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RECORDED

PJ Harvey “White Chalk”

by James Hadfield

From blues punk to Brechtian chanteuse, FM-friendly femme- rocker to feral screecher: Polly Jean Harvey has been many things during her career. All the same, “White Chalk” is a real curveball.

On Harvey’s eighth album, she lays the rock persona to rest, exchanging her electric guitar for piano — an instrument that she can barely play. What could have been a disaster turns out to be one of her finest releases to date. Clocking in at just over half an hour, it feels slight on first listen, but repeat plays reveal a work of dark beauty. This is pure headphone music, intimate to the point of being claustrophobic.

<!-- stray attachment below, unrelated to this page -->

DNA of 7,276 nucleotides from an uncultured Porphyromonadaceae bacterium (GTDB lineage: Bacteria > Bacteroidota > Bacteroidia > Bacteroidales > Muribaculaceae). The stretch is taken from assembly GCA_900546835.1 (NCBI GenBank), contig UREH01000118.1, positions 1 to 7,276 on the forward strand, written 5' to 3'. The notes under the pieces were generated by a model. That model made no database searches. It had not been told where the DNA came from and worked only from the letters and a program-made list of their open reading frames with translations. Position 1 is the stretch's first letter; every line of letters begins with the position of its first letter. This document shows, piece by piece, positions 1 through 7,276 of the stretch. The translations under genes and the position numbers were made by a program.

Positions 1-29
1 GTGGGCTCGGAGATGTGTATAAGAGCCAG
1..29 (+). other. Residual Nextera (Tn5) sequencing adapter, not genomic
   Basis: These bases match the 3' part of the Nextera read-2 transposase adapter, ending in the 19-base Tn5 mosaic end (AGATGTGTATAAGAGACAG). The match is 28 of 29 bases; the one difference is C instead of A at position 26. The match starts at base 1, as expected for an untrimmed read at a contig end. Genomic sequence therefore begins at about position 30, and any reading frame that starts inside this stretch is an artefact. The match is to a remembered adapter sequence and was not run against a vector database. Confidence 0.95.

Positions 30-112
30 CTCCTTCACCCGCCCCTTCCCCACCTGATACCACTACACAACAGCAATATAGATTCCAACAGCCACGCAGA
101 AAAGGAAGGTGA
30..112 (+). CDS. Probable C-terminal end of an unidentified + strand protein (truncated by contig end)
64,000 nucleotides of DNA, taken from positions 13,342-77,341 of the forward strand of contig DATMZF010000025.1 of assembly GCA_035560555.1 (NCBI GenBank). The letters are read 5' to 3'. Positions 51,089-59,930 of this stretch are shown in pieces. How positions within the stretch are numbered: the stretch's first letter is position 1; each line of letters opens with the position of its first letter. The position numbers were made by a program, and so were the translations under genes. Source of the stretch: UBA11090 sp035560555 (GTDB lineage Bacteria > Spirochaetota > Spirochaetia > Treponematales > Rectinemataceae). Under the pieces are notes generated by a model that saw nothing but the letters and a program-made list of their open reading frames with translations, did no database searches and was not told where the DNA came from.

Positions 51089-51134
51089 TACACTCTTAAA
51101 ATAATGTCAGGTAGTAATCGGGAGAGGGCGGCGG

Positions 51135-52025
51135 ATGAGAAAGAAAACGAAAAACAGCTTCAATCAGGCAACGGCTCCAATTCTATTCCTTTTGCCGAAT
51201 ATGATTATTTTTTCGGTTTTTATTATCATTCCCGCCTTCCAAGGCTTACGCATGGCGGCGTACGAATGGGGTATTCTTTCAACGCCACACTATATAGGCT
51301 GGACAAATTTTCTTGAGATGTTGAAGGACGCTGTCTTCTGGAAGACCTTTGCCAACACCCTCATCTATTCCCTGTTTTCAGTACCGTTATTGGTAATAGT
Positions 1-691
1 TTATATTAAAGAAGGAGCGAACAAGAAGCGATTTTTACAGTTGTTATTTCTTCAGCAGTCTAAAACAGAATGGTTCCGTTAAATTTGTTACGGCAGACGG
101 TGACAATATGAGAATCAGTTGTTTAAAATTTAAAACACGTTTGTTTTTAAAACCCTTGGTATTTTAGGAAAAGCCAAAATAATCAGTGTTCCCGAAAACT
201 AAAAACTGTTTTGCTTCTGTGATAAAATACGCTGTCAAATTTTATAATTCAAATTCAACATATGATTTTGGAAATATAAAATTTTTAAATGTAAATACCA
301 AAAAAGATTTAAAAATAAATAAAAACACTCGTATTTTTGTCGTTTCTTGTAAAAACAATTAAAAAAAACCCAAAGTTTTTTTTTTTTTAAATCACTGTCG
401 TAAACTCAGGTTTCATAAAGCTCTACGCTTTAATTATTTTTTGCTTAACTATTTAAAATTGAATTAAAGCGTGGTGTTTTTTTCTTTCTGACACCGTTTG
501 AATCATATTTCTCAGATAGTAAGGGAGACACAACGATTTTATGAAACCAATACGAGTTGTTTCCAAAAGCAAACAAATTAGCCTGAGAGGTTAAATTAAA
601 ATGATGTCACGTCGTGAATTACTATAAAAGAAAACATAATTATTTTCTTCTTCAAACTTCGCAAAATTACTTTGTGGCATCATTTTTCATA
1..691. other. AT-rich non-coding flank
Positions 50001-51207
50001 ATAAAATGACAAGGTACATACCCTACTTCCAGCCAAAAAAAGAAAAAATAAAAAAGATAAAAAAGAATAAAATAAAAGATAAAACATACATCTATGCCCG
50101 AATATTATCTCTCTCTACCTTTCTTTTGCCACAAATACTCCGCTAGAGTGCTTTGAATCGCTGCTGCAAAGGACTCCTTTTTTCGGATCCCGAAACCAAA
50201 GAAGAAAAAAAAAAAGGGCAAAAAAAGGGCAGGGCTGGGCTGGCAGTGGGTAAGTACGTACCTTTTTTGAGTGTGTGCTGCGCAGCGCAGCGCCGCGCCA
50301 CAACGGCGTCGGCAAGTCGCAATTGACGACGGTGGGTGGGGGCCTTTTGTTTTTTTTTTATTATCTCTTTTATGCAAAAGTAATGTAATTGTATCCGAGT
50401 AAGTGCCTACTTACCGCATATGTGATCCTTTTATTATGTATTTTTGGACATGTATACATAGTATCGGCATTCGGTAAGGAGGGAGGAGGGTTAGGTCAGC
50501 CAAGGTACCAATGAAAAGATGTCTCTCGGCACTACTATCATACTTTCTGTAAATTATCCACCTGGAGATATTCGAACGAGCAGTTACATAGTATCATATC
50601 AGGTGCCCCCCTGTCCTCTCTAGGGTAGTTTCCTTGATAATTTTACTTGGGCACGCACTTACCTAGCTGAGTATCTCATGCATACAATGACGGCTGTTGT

The songs come shrouded in ambient noise, vocals sometimes barely more than a whisper. “The Devil” sets the tone, Harvey’s voice pitched uncomfortably high over an uneven piano lurch: “As soon as I’m left alone/The devil wanders into my soul . . . ” Things don’t get any cheerier after that. The title track is a morbid hymn to the Dorset countryside of her youth (“White chalk hills will rot my bones”), while “To Talk To You” addresses her dead grandmother — a moment that would have been cringe- inducing in the hands of a lesser artist, but is utterly spine-tingling here.